The national media usually pay no attention to what’s going on in Kansas, which is fine by most Kansans, but they have taken notice of the state’s recent budget problems. Our state government’s revenue collections are once again short of projections, this time around by $350 million or so, and although the sum must seem quaint to a New York or Washington newspaper editor they can’t resist the angle of a cautionary tale about Republicans and their crazy economic schemes out here on the prairie.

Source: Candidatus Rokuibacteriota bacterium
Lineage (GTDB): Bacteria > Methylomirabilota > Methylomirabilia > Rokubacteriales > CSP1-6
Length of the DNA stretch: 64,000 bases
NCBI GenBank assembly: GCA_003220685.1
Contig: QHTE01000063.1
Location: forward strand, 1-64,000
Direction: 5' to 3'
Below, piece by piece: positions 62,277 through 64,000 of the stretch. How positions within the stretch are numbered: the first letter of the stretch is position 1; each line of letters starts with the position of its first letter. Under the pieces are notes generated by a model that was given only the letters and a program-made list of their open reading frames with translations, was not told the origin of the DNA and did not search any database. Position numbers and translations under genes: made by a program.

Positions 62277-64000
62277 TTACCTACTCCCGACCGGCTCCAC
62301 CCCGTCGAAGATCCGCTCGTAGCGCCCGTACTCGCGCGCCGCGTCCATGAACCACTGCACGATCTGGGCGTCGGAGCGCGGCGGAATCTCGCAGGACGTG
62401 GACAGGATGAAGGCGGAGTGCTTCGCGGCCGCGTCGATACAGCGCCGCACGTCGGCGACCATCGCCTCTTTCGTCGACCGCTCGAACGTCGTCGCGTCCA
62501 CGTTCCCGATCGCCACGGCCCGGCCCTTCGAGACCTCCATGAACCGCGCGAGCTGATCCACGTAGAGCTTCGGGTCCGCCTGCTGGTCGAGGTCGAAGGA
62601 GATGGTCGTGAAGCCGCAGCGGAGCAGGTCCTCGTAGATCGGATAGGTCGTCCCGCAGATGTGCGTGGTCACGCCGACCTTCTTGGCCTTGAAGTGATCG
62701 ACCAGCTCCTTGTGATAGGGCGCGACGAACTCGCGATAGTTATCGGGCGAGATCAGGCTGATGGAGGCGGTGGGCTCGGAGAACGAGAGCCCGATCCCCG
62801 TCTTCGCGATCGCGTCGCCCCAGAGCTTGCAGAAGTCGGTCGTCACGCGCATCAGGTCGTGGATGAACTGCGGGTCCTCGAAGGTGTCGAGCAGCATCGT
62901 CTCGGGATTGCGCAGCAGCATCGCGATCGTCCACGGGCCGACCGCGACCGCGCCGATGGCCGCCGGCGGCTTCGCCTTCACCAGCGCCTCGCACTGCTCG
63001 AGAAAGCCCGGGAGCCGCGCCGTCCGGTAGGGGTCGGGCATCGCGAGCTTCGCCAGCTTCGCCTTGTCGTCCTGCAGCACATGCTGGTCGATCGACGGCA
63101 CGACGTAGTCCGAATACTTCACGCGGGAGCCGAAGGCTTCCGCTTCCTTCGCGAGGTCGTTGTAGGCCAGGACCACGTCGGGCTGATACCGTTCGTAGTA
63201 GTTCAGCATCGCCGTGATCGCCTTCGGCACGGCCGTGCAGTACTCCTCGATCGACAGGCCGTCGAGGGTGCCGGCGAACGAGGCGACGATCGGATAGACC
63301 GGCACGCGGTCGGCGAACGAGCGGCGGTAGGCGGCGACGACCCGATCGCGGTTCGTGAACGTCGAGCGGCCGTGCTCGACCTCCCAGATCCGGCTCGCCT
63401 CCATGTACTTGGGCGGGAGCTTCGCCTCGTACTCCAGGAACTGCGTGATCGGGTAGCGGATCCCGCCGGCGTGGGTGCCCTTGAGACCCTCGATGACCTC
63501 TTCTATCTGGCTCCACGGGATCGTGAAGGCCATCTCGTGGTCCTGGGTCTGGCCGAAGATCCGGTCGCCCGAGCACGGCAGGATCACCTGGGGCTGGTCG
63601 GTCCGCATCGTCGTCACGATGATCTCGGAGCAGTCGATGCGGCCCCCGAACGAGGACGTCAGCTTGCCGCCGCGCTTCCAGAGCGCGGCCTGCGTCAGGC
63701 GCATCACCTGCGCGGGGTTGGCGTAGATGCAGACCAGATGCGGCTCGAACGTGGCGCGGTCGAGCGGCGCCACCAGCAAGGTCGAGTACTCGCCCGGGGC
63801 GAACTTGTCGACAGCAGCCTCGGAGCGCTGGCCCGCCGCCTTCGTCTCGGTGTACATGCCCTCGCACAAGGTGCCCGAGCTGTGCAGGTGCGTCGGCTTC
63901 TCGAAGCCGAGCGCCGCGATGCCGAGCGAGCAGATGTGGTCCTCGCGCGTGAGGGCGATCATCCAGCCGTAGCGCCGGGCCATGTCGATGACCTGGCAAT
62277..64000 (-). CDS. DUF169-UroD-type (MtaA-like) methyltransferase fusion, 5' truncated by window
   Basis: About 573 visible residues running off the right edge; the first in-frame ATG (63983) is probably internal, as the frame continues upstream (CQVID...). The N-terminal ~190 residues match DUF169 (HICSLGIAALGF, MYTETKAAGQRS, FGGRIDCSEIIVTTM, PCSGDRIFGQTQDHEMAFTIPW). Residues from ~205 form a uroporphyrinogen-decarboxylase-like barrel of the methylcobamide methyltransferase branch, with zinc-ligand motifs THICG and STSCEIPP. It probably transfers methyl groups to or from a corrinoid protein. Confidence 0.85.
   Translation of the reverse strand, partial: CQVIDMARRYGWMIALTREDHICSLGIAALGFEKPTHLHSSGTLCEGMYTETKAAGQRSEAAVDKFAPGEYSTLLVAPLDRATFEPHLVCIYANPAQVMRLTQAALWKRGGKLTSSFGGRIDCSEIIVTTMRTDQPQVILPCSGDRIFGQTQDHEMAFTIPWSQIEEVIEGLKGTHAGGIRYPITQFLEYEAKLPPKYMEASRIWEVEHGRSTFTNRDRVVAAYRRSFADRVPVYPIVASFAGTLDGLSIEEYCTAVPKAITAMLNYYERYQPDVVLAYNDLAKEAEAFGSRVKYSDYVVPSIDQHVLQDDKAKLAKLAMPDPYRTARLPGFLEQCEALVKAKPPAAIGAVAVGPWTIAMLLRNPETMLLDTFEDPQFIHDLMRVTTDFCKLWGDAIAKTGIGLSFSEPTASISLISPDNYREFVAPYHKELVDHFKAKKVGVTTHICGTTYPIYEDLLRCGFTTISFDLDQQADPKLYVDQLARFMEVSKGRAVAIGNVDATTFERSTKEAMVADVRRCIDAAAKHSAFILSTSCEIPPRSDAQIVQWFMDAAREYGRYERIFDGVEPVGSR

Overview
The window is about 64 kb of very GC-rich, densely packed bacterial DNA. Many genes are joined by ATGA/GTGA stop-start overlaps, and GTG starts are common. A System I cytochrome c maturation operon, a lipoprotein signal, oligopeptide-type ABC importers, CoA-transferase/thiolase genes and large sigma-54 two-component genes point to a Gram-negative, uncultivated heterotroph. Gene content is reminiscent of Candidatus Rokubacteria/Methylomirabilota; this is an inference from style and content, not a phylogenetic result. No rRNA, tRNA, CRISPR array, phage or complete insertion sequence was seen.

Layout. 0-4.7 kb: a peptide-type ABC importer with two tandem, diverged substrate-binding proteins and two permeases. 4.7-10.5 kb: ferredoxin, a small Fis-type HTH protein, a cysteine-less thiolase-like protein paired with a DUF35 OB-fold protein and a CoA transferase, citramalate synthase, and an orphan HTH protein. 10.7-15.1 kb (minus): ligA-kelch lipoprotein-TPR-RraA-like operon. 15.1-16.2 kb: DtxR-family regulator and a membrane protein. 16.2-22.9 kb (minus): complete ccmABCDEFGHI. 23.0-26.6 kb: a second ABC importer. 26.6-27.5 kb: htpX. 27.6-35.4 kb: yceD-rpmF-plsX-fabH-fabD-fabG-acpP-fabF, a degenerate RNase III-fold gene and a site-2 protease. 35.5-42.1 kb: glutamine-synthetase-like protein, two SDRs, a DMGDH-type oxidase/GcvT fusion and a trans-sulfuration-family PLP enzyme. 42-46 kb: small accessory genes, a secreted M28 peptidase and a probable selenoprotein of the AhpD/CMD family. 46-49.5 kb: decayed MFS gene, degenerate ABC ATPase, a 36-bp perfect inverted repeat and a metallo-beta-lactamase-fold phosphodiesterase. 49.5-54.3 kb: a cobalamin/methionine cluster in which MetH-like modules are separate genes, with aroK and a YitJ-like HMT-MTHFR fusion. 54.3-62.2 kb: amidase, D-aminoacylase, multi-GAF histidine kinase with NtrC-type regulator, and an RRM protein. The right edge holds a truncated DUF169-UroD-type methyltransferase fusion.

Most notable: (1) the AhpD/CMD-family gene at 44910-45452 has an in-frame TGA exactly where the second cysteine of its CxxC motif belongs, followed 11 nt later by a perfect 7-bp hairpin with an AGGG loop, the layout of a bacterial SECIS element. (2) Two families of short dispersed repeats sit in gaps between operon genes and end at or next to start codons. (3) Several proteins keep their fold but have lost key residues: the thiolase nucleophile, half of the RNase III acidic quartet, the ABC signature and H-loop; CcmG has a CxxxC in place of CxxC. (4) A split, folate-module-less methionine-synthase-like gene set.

There’s no denying the angle has some validity, and the hook for the latest stories is that even the Republican-dominated legislature came up just three votes short of overriding a Republican governor’s veto of tax hike bill, which is the sort of internecine Republican squabbling that always draws national media to even the most remote portions of the country. Although it pains our old-fashioned Kansas Republican souls to admit, there’s also no denying that all that tax-cutting that started about six years ago has not yet kept all the extravagant promises that were made. Even after six years there’s still a plausible argument to be made for patience, and the dismal science of economics cannot prove for certain that higher taxes would have proved a boon to the Kansas economy, and we can think of some tax-and-spend states that also have newsworthy budget problems, but for now there’s no denying the $350 million shortfall or any of the fun the press is having with it.